Guilford Dudley

Guildford_Dudley

Guilford Dudley,

husband of “Queen” Lady Jane Grey

1535-1554

Born:

ca. 1535, the son of John Dudley duke of Northumberland and Lady Jane Guilford

Married:

25 May 1553 Jane Grey, at Durham House, London

Crowned:

not crowned

Died:

12 February 1554 on Tower Green, London (executed)

Buried:

St. Peter ad Vincula, Tower of London

uilford Dudley, a “tall strong boy with light hair,” was defined – and doomed – by his family.

Dudleys always aimed high. Grandfather Edmund, Henry VII’s finance minister, was notorious for his ingeniously ruthless taxation measures. New king, Henry VIII, boosted his own popularity by executing him. Father John rehabilitated the family, capably serving Henry VIII and rising even higher during the minority of Henry’s son, Edward VI. By 1551, John was duke of Northumberland and head of the governing council.

In 1553, Northumberland arranged a marriage between the potential royal heiress, Jane Grey, and Guilford, his only unmarried son. He then encouraged an ailing Edward VI to alter the succession in Jane’s favor. The marital relationship between Guilford and Jane is a mystery. When, however, Jane accepted the crown for herself, she adamantly refused to name Guilford king. Her comment that “the crown was not a plaything for boys and girls” must have stung, Guilford being two years her elder.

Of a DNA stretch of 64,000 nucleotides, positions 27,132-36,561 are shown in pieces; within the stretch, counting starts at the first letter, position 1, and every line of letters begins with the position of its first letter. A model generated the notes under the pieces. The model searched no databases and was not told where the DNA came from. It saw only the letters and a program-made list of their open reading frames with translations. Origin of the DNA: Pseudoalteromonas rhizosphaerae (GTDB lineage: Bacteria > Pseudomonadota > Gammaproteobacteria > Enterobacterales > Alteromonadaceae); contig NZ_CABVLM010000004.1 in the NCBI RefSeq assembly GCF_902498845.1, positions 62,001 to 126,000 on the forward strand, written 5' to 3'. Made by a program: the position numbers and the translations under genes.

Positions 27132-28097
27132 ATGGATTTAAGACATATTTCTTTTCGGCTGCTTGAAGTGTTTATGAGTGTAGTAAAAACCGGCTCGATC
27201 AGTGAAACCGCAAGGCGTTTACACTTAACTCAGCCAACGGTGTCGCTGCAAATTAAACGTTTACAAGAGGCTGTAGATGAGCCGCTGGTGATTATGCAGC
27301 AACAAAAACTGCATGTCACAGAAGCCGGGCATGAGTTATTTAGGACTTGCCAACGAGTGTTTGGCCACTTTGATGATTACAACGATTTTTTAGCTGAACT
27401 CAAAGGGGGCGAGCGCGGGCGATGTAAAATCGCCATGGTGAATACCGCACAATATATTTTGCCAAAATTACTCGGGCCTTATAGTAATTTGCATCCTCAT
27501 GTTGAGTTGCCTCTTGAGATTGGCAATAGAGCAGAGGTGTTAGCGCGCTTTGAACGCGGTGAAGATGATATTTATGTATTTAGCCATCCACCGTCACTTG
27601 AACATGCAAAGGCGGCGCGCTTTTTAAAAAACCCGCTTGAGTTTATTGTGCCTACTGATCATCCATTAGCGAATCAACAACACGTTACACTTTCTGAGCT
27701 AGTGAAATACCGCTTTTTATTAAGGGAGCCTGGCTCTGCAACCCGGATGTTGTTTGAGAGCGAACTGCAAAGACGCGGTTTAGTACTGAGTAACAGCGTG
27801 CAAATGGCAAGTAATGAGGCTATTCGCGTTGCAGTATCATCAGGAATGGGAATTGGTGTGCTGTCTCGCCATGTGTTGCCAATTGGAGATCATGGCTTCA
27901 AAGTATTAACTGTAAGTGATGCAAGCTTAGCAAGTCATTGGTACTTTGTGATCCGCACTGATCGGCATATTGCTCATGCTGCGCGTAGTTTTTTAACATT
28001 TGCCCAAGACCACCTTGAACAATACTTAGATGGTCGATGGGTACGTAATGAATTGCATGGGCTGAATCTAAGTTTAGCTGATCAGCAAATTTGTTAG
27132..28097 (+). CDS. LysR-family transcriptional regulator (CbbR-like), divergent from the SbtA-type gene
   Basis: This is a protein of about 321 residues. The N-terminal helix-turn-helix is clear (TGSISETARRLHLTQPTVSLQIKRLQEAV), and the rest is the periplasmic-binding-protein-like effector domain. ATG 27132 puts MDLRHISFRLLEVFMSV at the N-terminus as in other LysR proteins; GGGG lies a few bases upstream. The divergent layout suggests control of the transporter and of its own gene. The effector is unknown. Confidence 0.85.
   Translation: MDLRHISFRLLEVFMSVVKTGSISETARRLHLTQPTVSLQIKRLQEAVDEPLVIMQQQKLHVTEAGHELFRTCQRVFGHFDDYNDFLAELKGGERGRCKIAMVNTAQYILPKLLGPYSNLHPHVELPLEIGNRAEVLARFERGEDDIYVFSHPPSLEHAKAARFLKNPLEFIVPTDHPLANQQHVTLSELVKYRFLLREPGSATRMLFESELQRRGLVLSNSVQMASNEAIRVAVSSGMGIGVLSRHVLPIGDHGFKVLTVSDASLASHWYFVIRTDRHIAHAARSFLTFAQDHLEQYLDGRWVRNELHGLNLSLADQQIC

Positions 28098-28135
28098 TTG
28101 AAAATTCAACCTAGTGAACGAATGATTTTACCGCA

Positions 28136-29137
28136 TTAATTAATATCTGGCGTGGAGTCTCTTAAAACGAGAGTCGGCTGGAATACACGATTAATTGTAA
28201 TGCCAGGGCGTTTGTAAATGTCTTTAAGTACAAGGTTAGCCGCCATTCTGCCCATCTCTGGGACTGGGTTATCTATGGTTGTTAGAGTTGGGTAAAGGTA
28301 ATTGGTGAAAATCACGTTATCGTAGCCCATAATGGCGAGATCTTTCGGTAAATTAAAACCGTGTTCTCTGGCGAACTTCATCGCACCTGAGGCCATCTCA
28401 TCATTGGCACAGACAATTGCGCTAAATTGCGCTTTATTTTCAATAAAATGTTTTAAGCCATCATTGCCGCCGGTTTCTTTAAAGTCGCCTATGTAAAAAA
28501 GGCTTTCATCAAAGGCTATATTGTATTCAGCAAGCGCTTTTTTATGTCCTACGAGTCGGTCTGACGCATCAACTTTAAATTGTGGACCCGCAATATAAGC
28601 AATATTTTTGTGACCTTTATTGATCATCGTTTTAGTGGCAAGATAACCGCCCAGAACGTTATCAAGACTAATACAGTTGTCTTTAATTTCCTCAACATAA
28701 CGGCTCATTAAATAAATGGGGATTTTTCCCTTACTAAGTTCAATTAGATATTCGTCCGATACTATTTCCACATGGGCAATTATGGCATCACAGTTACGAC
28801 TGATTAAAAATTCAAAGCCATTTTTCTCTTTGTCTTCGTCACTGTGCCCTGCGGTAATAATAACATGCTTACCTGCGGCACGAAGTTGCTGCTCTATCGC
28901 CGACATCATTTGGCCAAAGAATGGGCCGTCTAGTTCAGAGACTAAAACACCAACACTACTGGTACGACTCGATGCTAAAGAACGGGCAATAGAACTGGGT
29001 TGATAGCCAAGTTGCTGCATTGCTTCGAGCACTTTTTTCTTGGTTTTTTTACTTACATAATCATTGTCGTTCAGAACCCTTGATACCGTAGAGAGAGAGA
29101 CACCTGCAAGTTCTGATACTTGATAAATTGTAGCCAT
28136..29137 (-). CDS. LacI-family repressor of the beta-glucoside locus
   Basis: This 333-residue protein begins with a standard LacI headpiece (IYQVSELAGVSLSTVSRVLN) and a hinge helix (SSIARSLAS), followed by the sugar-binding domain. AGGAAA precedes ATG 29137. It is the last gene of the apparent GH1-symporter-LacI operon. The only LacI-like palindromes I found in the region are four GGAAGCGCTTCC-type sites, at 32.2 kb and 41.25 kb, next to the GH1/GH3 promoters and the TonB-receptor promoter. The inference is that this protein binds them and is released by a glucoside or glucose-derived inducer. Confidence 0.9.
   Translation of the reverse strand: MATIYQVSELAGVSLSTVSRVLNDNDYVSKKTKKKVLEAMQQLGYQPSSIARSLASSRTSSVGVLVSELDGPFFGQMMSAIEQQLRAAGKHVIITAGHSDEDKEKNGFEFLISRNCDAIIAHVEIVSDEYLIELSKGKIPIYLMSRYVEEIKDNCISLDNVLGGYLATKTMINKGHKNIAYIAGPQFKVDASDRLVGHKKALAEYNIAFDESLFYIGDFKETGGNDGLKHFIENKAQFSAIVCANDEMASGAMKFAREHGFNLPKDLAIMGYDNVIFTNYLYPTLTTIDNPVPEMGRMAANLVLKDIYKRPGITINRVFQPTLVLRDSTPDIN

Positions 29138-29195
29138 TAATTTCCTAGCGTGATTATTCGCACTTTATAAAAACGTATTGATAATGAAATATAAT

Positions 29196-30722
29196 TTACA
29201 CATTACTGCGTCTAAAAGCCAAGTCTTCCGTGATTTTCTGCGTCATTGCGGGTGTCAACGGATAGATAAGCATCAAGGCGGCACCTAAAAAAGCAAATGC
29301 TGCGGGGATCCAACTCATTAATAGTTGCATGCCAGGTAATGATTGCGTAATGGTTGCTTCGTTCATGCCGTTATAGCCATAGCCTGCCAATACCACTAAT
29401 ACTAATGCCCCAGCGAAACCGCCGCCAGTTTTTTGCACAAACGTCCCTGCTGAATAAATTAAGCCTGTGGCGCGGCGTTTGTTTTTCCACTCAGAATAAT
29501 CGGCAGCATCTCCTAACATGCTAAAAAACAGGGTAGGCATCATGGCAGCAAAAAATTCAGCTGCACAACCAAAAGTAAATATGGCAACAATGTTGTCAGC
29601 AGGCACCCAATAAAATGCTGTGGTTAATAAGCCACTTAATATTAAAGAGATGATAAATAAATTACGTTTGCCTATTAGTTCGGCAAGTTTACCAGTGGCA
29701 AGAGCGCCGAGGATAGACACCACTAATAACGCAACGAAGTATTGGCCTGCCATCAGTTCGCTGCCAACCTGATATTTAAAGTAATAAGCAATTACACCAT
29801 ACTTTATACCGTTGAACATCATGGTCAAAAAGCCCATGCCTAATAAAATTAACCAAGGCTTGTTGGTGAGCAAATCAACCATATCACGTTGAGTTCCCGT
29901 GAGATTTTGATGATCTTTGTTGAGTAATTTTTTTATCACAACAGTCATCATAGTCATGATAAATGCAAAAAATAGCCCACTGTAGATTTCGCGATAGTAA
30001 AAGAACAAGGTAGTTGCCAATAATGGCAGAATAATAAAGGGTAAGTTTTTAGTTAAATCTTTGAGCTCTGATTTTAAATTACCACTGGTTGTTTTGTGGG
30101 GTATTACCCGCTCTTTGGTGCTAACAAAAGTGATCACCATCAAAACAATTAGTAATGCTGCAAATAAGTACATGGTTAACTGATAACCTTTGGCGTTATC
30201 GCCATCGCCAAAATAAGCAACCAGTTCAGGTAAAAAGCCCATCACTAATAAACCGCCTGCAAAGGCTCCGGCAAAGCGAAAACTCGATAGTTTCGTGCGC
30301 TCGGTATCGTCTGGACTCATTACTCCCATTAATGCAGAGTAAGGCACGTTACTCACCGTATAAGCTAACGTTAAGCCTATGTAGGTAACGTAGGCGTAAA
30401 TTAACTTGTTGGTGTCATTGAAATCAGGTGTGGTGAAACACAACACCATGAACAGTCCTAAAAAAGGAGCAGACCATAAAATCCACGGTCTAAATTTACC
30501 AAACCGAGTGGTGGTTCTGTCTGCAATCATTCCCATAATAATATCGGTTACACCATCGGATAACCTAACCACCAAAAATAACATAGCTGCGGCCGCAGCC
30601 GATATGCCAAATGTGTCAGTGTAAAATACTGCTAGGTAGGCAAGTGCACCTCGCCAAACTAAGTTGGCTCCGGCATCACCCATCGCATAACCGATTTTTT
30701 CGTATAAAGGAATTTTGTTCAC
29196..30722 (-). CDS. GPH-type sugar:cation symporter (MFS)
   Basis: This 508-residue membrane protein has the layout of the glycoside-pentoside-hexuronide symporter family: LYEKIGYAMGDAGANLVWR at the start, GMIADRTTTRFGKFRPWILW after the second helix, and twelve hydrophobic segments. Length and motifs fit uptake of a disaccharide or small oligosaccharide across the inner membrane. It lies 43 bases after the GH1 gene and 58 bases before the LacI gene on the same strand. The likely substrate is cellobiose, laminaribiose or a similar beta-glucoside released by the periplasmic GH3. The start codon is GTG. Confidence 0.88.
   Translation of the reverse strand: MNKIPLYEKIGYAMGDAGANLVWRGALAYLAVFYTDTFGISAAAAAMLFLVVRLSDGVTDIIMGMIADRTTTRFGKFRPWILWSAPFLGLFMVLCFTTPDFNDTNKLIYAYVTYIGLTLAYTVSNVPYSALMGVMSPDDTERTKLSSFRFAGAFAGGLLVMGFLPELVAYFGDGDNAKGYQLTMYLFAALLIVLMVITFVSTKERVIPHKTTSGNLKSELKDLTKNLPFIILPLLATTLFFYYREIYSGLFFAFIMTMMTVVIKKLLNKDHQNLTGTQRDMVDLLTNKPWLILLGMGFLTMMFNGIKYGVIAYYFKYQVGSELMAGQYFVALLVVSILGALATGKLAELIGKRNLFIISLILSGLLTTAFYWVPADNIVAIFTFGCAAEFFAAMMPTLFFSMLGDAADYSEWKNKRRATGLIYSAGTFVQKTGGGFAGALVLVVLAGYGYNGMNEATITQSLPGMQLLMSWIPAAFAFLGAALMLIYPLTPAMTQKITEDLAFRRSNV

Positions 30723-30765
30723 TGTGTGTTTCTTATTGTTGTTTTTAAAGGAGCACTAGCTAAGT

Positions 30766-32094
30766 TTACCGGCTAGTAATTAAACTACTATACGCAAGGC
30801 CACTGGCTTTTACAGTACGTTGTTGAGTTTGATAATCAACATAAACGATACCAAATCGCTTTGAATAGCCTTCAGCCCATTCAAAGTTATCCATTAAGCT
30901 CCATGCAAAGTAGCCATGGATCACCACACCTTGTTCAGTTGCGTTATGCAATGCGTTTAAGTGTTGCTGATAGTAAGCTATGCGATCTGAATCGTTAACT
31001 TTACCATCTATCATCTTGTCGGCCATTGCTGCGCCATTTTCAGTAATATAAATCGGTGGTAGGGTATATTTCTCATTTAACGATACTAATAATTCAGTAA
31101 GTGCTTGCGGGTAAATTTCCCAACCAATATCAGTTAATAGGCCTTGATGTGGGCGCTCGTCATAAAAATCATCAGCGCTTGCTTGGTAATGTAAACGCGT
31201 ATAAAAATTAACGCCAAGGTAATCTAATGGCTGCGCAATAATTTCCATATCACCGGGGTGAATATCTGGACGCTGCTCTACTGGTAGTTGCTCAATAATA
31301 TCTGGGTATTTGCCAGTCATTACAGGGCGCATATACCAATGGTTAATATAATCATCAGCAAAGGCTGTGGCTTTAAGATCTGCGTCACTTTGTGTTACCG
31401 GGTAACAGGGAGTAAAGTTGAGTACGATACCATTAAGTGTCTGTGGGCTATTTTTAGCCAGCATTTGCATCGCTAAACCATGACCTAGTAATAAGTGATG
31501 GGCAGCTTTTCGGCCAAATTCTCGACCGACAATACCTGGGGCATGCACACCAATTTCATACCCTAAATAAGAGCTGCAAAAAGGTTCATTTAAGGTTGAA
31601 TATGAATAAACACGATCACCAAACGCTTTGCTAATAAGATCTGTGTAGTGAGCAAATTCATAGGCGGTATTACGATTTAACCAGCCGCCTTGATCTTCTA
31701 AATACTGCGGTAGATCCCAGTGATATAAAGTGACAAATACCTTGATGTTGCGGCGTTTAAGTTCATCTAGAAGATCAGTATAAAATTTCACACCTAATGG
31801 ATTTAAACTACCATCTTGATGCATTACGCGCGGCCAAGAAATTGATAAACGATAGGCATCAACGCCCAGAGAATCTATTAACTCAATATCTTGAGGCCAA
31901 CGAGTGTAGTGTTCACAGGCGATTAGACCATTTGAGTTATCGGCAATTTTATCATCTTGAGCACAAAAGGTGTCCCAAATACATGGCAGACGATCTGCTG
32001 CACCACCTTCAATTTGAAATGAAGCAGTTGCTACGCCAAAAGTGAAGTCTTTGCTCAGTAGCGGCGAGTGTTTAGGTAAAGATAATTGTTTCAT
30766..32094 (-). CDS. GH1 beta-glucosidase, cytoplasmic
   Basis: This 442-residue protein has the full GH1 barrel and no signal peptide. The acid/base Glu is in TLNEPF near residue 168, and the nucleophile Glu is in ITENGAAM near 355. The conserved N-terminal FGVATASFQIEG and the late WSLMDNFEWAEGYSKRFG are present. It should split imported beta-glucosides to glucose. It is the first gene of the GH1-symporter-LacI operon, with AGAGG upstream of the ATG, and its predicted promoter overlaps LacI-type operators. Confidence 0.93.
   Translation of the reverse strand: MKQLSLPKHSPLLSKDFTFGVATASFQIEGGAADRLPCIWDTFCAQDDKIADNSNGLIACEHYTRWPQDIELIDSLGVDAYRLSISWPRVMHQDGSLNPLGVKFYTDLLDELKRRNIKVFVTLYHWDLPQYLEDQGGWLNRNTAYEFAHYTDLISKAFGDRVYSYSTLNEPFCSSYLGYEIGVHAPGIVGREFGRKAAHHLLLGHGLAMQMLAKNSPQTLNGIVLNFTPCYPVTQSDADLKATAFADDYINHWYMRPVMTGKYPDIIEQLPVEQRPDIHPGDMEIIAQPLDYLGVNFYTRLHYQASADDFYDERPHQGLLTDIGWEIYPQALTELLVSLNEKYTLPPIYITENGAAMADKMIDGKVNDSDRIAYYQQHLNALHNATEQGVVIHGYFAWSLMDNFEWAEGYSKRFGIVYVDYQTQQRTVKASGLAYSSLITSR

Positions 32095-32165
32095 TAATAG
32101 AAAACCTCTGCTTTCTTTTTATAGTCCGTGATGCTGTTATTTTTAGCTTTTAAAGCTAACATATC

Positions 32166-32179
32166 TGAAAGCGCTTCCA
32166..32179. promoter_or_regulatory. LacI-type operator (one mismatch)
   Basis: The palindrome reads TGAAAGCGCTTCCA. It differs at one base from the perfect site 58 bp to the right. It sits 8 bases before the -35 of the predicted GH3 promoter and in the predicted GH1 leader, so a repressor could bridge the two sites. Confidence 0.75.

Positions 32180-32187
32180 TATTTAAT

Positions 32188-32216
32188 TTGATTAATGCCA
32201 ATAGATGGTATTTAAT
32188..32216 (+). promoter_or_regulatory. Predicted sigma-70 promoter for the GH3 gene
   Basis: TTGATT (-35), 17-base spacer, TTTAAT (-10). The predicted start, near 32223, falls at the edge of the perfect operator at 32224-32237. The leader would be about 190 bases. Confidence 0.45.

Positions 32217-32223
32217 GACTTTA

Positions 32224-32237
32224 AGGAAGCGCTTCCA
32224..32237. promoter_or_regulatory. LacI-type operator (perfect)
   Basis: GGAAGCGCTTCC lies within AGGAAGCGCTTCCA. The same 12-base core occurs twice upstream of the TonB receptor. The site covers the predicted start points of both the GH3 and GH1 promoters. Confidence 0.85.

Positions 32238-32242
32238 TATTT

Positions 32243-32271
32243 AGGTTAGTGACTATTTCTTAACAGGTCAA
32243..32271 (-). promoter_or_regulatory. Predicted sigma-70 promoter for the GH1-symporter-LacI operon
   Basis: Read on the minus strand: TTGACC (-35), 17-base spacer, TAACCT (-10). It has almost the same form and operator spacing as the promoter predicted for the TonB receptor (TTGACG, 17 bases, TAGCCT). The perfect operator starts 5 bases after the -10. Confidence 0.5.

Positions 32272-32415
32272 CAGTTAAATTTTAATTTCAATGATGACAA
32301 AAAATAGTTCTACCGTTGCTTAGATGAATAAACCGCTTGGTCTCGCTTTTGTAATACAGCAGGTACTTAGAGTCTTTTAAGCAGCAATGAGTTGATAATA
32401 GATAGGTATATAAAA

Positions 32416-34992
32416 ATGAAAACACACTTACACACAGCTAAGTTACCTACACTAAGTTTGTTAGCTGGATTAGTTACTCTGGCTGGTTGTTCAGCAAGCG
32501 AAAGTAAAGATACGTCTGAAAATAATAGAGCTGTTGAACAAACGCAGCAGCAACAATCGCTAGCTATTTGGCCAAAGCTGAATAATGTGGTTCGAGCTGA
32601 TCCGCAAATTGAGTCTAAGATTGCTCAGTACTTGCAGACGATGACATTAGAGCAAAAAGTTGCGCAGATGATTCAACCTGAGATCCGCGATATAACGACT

No matter what Edward wanted, most of the country remained firmly wedded to the order of succession laid down by his father Henry VIII. They all knew Edward’s sister, Mary, was meant to be queen – and, with the support of the populace, Mary did indeed take the throne. Jane, Guilford, and Nothumberland were arrested, tried and condemned. Only Northumberland was immediately executed.

The following year, however, Jane’s father joined an uprising against Mary. His daughter and his son-in-law, their death sentences now reinstated, paid the price for his failure.

The condemned Jane refused the opportunity to say farewell to Guilford, fearing it would shatter her fragile poise. Before she went to her own death, however, she watched out her window. She saw Guilford go to his execution and she witnessed the return of his lifeless, headless body.

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